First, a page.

If there’s one thing that has stood the test of time, it’s the good, old fashioned bar snack – but one pub’s twist on a classic has taken things to the next level.
Hidden a bit off the beaten track in Old Market, you might be forgiven for expecting The Volunteer Tavern to have a table or two spare on an early Thursday evening, but you would be sorely mistaken.
Packed to the rafters, a buzz of talk and laughter in the air, fairy lights on the ceiling, rock music on the sound system and freshly-cooked snacks disappearing like hot cakes from the bar, this historic pub is one venue that is very much alive and kicking.
The comfortable, friendly atmosphere, cosy furnishings, selection of real ales, mighty fine wines and beer garden to top some of Bristol’s best all draw an eclectic crowd, but it is the new Japanese soul food pop-up that has really got people talking.
Iris Hable and Adam Hartshorne launched their venture, Tsukemono, after learning to cook the dishes they loved when visiting Japan, but struggled to find here. And their fare has been going down a storm.
Laying on the bar, a slightly sticky menu sets out the options that include the likes of Kare Pan (£2.50), a traditional curry bread, described as somewhere between a pasty and a doughnut, and Okonomiyaki (£7) – often referred to as a Japanese pizza – along with a variety of starters, mains and sides. There’s plenty for vegans and vegetarians too.
It all sounds a bit too good to be true – there was nothing for it but to pull up the last remaining pew and find out.
Despite being busy on what was affectionately dubbed ‘thirsty Thursday’, service was prompt, friendly and the bar staff were all too happy to advise on selection.
The Kimchi fried rice scotch eggs (£3.50) piled on the bar looked too good to resist and, taste-wise, proved to be a revelation.
Very subtly spiced, crisp to bite into and with a soft yolk centre, this twist on a classic is as satisfying a pub snack as any, refreshingly different and deceptively filling.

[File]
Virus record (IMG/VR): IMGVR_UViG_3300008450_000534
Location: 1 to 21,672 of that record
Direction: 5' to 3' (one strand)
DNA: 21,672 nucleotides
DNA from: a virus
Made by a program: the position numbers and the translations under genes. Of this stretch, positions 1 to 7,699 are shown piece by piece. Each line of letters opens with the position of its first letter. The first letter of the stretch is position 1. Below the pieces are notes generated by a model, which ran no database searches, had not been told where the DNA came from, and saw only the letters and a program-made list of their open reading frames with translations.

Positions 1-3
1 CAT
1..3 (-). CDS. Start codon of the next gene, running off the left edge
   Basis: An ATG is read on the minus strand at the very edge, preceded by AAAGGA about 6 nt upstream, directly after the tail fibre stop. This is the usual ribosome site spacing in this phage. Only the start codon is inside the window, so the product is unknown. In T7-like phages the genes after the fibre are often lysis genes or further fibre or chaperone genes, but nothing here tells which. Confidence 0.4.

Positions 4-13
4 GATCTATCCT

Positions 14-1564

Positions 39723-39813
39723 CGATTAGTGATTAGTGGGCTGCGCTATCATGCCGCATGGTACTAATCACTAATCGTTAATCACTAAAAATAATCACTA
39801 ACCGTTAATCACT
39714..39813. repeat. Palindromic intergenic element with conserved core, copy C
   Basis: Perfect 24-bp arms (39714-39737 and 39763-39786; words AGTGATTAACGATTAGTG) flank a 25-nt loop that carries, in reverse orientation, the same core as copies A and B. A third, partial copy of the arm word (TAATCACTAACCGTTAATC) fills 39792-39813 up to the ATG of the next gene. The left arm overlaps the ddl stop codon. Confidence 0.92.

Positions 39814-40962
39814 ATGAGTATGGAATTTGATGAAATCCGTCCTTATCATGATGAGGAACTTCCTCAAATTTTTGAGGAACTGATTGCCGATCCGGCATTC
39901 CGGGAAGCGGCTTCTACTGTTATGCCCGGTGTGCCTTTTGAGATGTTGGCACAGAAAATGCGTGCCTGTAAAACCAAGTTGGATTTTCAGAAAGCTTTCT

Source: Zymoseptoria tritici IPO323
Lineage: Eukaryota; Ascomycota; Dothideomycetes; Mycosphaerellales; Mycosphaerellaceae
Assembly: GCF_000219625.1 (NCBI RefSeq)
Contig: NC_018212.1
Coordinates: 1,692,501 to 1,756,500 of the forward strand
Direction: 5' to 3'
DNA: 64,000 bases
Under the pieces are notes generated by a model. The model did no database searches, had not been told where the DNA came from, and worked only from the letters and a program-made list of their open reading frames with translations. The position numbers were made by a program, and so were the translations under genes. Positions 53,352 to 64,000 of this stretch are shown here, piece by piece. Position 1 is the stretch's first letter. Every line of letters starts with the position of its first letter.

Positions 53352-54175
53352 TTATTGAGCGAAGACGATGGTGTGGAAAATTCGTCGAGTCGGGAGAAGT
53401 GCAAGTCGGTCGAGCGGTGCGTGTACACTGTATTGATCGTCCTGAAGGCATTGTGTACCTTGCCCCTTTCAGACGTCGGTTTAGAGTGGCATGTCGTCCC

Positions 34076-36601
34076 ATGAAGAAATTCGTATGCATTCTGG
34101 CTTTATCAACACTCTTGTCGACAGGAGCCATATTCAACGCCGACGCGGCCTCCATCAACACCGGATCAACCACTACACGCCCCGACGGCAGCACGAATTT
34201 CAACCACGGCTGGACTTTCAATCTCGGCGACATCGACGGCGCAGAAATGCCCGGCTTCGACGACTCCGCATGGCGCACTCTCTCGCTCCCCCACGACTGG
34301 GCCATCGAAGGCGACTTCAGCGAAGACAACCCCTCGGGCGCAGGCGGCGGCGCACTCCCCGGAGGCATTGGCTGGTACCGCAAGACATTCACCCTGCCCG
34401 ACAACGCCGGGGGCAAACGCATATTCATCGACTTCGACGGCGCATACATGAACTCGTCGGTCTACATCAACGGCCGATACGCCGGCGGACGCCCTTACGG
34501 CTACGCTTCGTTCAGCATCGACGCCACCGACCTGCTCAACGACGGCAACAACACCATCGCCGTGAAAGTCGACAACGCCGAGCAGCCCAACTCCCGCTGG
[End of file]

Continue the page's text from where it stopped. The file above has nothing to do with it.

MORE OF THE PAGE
The main course of Nasu Katsu Kare Don (£6.50) – a Japanese curry rice bowl, topped with panko crumbed slices of aubergine – arrived all too soon, along with a side of Fukujintsuke (£1) – apparently meaning seven lucky gods, a good a reason as any to heap some on your plate
Hearty and wholesome, the curry is perfectly complemented by the aubergine – again, a revelation as to how a coated, fried vegetable can be made quite so tantalisingly tasty, but the way the crunchy topping gives way to a meltingly smooth centre certainly makes the meal.
The Fukujintsuke, a homemade pickle concoction, added not only a bright splash of colour, but also a nice light tangy taste that worked well with the warming curry.
People kept piling into the small, but perfectly formed pub, with its mismatch of traditional and modern that blend seamlessly within the cosy confines of the 17th century building.
Bunting, beer mats and black and white, framed prints adorn the walls and ceiling, a small collection of old cameras hang near the bar and a lampshade sits slightly crookedly at the far end, casting a warm glow over tables decorated with flowers propped in empty bottles.
Cheerfully oblivious to the cold autumn chill outside, people spill out into the sizeable beer garden and a chalk board advertises Sunday roasts and ping pong.
It’s not hard to see why this historic boozer is thriving today and long may it continue to. But don’t delay a visit – Tsukemono is only there until the end of the month and this is one pop-up you don’t want to miss.
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